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Tenor saxophone great Frank Tiberi is joined by former members of the Woody Herman Orchestra for this updated version of the famous "Four Brothers" sound. Frank is joined by Larry McKenna on tenor, John Nugent on tenor, Mike Brignola on baritone, David Berkman on piano, Lynn Seaton on bass, and Matt Wilson on drums.

Frank Tiberi- Tenor and Soprano Saxophones
Larry McKenna- Tenor Saxophone
John Nugent- Tenor Saxophone
Mike Brignola-Baritone Saxophone
David Berkman- Piano
Lynn Seaton- Bass
Matt Wilson- Drums
Artist(s)/Title: Frank Tiberi: 4 Brothers 7
Catalog #: JM1019
Songs: Click Here
Album Review: Click Here
  1. Four Brothers - Listen to clip
  2. Just You, Just Me - Listen to clip
  3. Central Park West - Listen to clip
  4. The Goof And I - Listen to clip
  5. Woody's Whistle - Listen to clip
  6. Buzzogle Boggled - Listen to clip
  7. Woody 'N You - Listen to clip
  8. Four Of A Kind - Listen to clip
  9. Woody's Lament - Listen to clip
  10. The Garz And I - Listen to clip
  11. Tenor Conclave - Listen to clip
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The mere mention of the term "Four Brothers" flashes one to a familiar and fabled edition of Woody Herman's Orchestras-"The Second Herd", often called "The Four Brothers Band". Its concept and sound was derived from Jimmy Giuffre's piece entitled "Four Brothers"-a three tenor and one baritone saxophone voicing; it was first recorded December 27, 1947 with Stan Getz, Herbie Steward, Zoot Sims and Serge Chaloff respectively. As a signature power tune, the Herman big band has been playing it each night for over half a century.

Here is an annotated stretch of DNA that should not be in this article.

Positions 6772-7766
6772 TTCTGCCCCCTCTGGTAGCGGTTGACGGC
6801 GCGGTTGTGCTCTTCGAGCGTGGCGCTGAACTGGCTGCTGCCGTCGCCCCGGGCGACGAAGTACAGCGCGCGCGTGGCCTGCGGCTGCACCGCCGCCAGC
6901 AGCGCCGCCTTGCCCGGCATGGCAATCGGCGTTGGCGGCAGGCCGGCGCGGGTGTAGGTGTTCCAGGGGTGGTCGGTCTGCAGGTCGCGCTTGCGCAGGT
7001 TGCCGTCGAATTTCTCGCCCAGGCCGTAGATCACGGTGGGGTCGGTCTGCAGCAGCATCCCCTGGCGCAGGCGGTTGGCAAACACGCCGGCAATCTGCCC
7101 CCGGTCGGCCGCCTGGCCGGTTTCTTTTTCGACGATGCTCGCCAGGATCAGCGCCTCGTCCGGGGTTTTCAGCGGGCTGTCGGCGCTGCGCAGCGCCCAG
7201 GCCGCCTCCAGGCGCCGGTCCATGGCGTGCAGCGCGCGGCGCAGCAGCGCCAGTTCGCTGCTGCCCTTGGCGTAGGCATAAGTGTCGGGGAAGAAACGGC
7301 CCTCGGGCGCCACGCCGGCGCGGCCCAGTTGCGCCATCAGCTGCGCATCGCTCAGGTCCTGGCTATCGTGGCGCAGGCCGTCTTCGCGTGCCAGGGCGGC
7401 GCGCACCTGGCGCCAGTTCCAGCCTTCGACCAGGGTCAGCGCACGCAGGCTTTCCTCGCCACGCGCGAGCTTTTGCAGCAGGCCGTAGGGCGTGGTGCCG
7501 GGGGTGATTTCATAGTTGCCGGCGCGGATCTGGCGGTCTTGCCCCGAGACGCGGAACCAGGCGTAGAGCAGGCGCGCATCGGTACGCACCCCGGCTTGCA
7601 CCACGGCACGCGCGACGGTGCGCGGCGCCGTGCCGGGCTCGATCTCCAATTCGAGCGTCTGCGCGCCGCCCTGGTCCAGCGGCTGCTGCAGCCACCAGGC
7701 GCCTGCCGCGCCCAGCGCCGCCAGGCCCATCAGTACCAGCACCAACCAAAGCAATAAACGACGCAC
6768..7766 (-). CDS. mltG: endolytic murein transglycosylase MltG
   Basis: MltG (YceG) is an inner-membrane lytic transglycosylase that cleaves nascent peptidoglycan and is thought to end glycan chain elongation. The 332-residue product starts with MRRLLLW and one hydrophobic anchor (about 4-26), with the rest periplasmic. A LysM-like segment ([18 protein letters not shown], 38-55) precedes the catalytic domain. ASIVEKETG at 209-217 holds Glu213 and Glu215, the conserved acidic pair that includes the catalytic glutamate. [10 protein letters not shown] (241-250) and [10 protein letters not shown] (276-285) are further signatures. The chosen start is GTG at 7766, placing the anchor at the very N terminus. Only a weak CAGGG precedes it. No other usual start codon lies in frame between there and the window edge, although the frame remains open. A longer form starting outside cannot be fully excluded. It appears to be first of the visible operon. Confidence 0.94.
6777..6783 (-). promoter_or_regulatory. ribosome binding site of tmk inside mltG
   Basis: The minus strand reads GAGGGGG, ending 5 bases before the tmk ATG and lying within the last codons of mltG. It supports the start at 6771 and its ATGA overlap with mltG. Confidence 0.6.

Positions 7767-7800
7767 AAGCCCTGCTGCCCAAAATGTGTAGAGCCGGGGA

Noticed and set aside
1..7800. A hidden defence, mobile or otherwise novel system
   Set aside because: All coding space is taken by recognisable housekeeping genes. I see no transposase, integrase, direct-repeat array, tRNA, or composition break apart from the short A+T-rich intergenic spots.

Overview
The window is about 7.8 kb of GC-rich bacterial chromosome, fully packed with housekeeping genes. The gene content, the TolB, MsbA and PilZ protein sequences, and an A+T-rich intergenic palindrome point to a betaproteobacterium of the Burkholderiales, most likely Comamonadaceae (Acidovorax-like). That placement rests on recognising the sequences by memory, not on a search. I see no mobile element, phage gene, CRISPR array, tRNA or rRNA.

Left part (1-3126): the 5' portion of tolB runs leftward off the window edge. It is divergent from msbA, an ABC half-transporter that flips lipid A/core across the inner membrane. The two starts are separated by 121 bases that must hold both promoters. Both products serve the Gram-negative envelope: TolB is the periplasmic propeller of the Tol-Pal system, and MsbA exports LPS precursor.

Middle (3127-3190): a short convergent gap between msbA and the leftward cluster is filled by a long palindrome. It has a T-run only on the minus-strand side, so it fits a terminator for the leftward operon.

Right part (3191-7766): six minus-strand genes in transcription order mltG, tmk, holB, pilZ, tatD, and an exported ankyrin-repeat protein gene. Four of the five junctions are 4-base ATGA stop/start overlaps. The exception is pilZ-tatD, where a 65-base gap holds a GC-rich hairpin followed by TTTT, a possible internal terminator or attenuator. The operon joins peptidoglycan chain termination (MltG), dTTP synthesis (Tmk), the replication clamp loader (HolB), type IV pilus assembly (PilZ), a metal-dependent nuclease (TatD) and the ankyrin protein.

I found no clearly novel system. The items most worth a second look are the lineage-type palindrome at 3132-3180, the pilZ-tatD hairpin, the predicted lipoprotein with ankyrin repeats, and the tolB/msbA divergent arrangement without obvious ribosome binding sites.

It was sheer coincidence that "the four of us had all played in the Herman sax section and oddly each of us had joined the band at different times," observes Brignola. The intervals were spaced about ten years between one another-McKenna in the late 50's, Tiberi in 1969, Brignola in 1980, and Nugent in 1987. Brignola added: "When we put the rhythm section together, we did not intentionally recruit Woody guys, but (ironically) Dave Berkman, Lynn Seaton and Matt Wilson all played in the Herman band during the 1980's." So it's natural much of the music is driven by the aura of Herman.

An intriguing aspect of the Four Brothers concept is the broad range of personal expression it covers within the wide array of distinct personalities, and yet they blend so coherently. As a Herman syndrome, it has been successful in both capitalizing and resolving the degree of eccentricity and departures between the different soloists; e.g., on this CD from McKenna's straight ahead to Tiberi going from Cohn to Coltrane, stretching the boundaries on both ends.

Dr. Herb Wong
Jazz Education Journal (IAJE)

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